ACLU Files Suit Demanding Documents on Implementation of Muslim Ban

(From Press Release) – American Civil Liberties Union affiliates across the country filed coordinated Freedom of Information Act lawsuits today demanding government documents about the on-the-ground implementation of President Trump’s Muslim bans. The ACLU of Northern California, the ACLU of Hawai’i, and the ACLU of Utah jointly filed a FOIA lawsuit on Monday. Davis Wright Tremaine LLP is co-counsel in the lawsuit.

Today’s action is part of a total of 13 FOIA lawsuits filed by ACLU affiliates.

The ACLU of Northern California lawsuit is seeking records from U.S. Customs and Border Protection’s San Francisco Field Office. In particular, the lawsuit seeks records related to CBP’s implementation of President Trump’s Muslim bans at Honolulu International Airport, Kona International Airport, Salt Lake City International Airport, San Francisco International Airport, and San Jose International Airport.

The ACLU first sought this information through FOIA requests submitted to CBP on February 2. Since the government has failed to substantively respond, the ACLU is now suing.

“The public turned out out en masse at airports, including San Francisco International Airport, to protest the Muslim ban and hold the government accountable,” said Linda Lye, Senior Staff Attorney with the ACLU of Northern California. “The public has a right to know how CBP implemented and enforced these Executive Orders at airports here and across the country.”

“CBP has a long history of ignoring its obligations under the federal Freedom of Information Act — a law that was enacted to ensure that Americans have timely access to information of pressing public concern. The public has a right to know how federal immigration officials have handled the implementation of the Muslim bans, especially after multiple federal courts have blocked various aspects of these executive orders,” said Mitra Ebadolahi, Border Litigation Project Staff Attorney with the ACLU of San Diego and Imperial Counties.

Each lawsuit seeks unique and local information regarding how CBP implemented the executive orders at specific airports and ports of entry in the midst of rapidly developing and sometimes conflicting government guidance.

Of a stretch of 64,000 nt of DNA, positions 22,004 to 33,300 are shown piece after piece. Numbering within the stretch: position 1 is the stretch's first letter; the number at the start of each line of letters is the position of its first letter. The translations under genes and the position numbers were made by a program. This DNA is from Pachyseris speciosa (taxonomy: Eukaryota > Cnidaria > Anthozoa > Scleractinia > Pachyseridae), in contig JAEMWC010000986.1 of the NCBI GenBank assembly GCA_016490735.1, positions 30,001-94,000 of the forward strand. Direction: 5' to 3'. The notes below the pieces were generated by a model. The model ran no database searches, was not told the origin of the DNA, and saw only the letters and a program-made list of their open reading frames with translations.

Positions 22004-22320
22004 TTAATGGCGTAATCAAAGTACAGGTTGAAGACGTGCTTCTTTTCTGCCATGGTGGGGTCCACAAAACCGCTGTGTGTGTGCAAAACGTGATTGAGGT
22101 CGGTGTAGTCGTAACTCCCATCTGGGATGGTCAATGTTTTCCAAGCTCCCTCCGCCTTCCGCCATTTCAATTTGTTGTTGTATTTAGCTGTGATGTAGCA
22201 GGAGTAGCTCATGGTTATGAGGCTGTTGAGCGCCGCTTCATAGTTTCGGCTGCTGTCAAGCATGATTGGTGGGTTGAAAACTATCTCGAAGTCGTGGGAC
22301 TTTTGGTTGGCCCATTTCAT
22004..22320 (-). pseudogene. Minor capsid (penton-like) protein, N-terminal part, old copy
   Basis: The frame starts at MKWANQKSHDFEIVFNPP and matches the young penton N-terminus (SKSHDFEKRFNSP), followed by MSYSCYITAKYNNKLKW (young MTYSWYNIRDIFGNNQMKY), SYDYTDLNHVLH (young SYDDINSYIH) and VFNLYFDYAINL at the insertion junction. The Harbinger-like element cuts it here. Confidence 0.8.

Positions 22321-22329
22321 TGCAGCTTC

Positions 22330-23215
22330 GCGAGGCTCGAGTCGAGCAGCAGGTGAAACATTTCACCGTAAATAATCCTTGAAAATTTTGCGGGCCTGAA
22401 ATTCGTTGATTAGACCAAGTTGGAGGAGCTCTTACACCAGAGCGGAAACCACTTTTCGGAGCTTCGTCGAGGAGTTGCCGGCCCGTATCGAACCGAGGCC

The coordinated lawsuits seek information from the following local CBP offices:

Los Angeles
San Diego
San Francisco

The complaint can be found here:

All of the affiliate FOIA lawsuits will be available here:

The ACLU national release is here:

The ACLU national release on the original FOIA requests is here:

More background on CBP’s FOIA practices is here:

You Have a Right to Know How Trump’s Muslim Ban Was Implemented. So We Sued

By Thaddeus Talbot

Extensive questions surround the chaos that erupted nationwide in response to President Trump’s first “Muslim ban.” Because the government has refused to hand over information that would allow the public to evaluate how the ban was implemented, ACLU affiliates have filed dozens of lawsuits around the country to demand details.

On January 27, President Trump signed Executive Order 13769, indefinitely blocking refugees from Syria from entering the United States, barring all refugees from resettlement for 120 days, and prohibiting nationals of seven predominantly Muslim countries from entering the United States for 90 days.

Chaos immediately erupted at airports, courtrooms, and political offices around the country. Dozens of refugees and travelers were detained with little to no explanation, denied access to lawyers, and in some cases put on return flights back to harm’s way.

As this crisis unfolded, U.S. Customs and Border Protection and the Department of Homeland Security issued contradictory statements, fueling mass confusion. The agencies claim that they, too, were left in the dark by the Trump administration. Reports confirmed that DHS Secretary John Kelly hadn’t even seen the final version of the Muslim ban until after the executive order was signed.